The Eastern New Mexico News - Serving Clovis, Portales and the Surrounding Communities

'Creative Living' ventures into home-decorating methods


Information on creating storage units, making a coat rack and home decorating will be the featured topics on “Creative Living” at noon on Tuesday and at 2 p.m. on Saturday. (All times are Mountain). “Creative Living” airs on public broadcasting station, KENW-TV, from Eastern New Mexico University.

Deborah Durham will show how to make some creative storage units, including a toy chest, travel holder, jewelry bag and vanity cover, using velcro and a variety of other household items. She is the spokesperson for Velcro USA.

Furniture refinishing expert, Bruce Johnson, will demonstrate how to make a very attractive hat or apron rack using antique doorknobs. He represents Minwax in Upper Saddle, N.J.

Lana Bennet will show how to create custom home décor projects that are fun to make and economical. She is with Singer Sewing Co. in Murfreesboro, Tenn.

Information on embellishing furniture, heart healthy cooking and pin weaving will be the featured topics on “Creative Living” at 9:30 p.m. on Tuesday and at noon on Thursday. (All times are Mountain).

Bruce Johnson will show how to use pre-woven caning to add texture and color to accessories and furniture. Johnson is the spokesperson for Minwax, and lives in Asheville, N.C.

Cookbook author, chef and restaurant owner, Lina Fat, will demonstrate some recipes for heart healthy cooking, which include the use of spices. She will also present some creative ways to garnish a dish for presentation. Fat lives in Sacramento, Calif.

Pat de Santis will demonstrate basic pin weaving and show how to use it for memory book covers or making pot holders, or even on recipe books. She is with Wm. E. Wrights Co. in West Warren, Mass.

“Creative Living” is produced and hosted by Sheryl Borden. The show is carried by more than 118 PBS stations in the United States, Canada, Guam and Puerto Rico and is distributed by Westlink, Albuquerque.

Steamed Salmon in Ti Leaves

2 Tbsp. Preserved black beans, rinsed, drained and chopped

2 Tbsp. Minced garlic

4 ti leaves

1 1/2 lbs. salmon fillet, skinned and cut into 4 portions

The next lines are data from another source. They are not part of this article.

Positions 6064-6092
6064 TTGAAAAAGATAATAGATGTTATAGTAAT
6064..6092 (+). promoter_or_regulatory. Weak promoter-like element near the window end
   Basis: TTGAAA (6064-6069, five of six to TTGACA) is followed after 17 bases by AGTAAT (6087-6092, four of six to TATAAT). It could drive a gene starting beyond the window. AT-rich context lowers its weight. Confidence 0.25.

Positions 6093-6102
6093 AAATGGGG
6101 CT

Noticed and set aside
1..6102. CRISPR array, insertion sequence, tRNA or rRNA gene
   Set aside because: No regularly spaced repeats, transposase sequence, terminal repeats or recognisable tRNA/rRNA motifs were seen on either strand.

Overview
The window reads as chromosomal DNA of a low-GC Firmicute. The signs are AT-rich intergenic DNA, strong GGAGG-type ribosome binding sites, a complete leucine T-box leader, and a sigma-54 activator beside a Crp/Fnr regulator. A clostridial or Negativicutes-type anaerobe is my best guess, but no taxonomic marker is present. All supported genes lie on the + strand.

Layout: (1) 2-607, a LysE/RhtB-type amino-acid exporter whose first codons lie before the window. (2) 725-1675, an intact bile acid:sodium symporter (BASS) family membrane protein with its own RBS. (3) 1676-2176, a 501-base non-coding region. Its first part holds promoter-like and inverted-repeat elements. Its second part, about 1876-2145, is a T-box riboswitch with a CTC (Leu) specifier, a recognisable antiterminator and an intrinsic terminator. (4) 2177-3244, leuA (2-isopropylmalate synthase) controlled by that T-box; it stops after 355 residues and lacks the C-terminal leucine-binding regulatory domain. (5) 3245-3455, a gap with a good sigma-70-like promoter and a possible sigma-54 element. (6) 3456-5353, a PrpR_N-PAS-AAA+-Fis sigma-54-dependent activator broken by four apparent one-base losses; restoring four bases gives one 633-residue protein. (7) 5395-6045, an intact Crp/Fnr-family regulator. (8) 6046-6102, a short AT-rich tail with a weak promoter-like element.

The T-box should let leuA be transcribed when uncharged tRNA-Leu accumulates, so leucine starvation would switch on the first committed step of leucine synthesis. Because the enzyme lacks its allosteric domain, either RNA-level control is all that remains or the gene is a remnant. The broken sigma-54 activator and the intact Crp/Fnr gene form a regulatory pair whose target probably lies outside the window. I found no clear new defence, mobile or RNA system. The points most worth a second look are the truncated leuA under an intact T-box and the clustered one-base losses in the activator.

4 green onions and tops, thinly sliced

4 thin slices fresh ginger, slivered

Chile-Soy Sauce:

1/4 cup vegetable oil

2 tsp. minced, seeded small hot chile (such as fresh jalapeno)

2 tsp. sesame oil

1/4 cup soy sauce

Finely chop black beans and garlic together to make a rough paste. To make each packet, place a ti leaf on work surface vein side up. Place a piece of salmon on leaf and spread with 1 tablespoon black bean paste. Sprinkle with 1/4 cup of the green onions and 1/4 of the ginger. Wrap both ends of ti leaf around salmon to completely enclose. Ends of packet will be open.

Prepare the sauce: Warm vegetable oil in a small pan over low heat. Remove from heat and add minced chile and sesame oil. Stir in soy sauce (the oil will sizzle). Remove pan from heat. Place a bamboo steaming basket or steaming rack on wok. Add water to just below level of basket, and bring to a boil. Place packets in basket, cover, steam until the center of fish is opaque, seven to 10 minutes. To test, cut a tiny slit through a ti leaf into the fish. Transfer the fish to a platter or four dinner plates. Open ti leaves and tuck edges under the fish. Serve fish with warm chile-soy sauce for dipping. Makes four servings.

Ti leaves are widely available from florists. If you cannot find ti leaves, wrap each portion of salmon in a 12-inch square of aluminum foil.


52 Broadcast Center

Portales, NM 88130


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